We began our day in what the group considered to be spectacular morning; a clear blue sky and a warm breeze. The group had planned a takeover of the park wooden coasters, but it was not to be; the relevant area of the park did not open until 10:30am. Instead, we headed for Dragon Khan, which had been visibly testing as we entered the park. Unfortunately it had now closed due to high winds. Inclement weather was to become the catchphrase of the day, as the lions share of park attractions closed at various stages in the day due to gloriously sunny and warm inclement weather; in short, the sort I'd love to have at home.
I was fortunate enough to get into the first train of the morning on Tomahawk. The lap bars were closed and checked, but the train did not dispatch. We waited for a while with nothing much happening. After a failed attempt to explain to us what was going on the ride operator took Justin into the control booth to look. He relayed to us that the ride had an anemometer which prevented the ride running in winds of over forty kilometers per hour, and the current conditions were approximately forty-five. After about ten minutes sitting in the train, we were told the ride was not going to open for now and that we should find something else to do.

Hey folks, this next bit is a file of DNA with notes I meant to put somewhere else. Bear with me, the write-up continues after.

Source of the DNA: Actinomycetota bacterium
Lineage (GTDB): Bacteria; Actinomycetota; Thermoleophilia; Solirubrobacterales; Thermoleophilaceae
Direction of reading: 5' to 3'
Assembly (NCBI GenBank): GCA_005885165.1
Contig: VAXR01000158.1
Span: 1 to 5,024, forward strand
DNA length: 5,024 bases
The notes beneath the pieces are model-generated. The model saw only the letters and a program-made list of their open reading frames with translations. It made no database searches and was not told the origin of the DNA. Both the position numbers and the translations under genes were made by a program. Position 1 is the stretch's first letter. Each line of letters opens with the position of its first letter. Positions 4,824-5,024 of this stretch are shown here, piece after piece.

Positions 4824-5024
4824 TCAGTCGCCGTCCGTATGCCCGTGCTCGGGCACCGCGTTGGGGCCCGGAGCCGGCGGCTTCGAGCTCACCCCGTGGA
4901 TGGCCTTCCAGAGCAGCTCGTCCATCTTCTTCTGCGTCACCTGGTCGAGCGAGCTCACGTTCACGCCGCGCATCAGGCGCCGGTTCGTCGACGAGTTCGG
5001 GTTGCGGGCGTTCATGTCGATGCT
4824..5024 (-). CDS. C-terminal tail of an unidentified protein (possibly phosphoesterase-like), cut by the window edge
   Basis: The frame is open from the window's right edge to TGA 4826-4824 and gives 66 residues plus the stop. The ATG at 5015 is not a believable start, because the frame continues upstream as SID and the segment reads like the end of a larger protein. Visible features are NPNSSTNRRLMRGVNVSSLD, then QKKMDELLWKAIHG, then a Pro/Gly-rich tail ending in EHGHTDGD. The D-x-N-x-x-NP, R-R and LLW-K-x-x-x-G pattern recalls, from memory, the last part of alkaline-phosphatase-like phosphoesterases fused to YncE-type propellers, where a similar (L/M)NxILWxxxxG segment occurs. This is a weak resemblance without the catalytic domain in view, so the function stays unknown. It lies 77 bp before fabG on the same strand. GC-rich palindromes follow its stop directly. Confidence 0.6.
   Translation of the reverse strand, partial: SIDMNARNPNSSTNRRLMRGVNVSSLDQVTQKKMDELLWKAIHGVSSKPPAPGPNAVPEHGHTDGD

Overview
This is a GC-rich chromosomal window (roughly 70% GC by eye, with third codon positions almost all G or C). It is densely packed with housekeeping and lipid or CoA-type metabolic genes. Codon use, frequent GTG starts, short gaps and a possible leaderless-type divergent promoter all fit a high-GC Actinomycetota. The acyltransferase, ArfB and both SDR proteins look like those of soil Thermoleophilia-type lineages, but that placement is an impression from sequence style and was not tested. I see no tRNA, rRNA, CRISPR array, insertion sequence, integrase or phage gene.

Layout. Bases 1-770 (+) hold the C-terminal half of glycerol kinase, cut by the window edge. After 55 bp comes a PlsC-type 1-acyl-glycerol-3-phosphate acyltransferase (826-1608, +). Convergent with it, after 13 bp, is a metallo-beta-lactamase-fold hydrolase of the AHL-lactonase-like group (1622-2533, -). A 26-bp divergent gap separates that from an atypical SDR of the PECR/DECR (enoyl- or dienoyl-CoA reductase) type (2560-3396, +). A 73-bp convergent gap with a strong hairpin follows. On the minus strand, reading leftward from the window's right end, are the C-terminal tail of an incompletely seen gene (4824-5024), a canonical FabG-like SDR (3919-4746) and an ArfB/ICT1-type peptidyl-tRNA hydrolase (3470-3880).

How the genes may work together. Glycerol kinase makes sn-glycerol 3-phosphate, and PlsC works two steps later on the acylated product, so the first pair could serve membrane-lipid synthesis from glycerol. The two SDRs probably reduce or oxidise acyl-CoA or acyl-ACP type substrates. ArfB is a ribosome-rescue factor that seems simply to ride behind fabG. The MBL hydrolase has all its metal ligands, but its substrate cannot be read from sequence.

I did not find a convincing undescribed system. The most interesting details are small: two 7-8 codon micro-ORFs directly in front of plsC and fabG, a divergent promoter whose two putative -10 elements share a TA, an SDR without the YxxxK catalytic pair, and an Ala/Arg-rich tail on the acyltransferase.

The something else turned out to be Stampida (#206), which had now opened. The operations on this ride appeared to be excruciatingly slow, with trains sitting on the brake run for over three minutes after every single ride. When we made it through to the station it became evident why. The operators were applying their full weight to each lap bar, to the point that they became uncomfortably tight. Garry was stapled in so badly that he did not want to ride the coaster a second time for fear of a repeat performance. I was somewhat luckier; both times I was firmly secured with no wiggle room, but I was at least left with enough room to breathe. Pushing the lap bars as tight as the Stampida crew did this morning is in my humble opinion almost as dangerous as leaving them loose. It is equivalent to giving all riders a heavy punch in the stomach.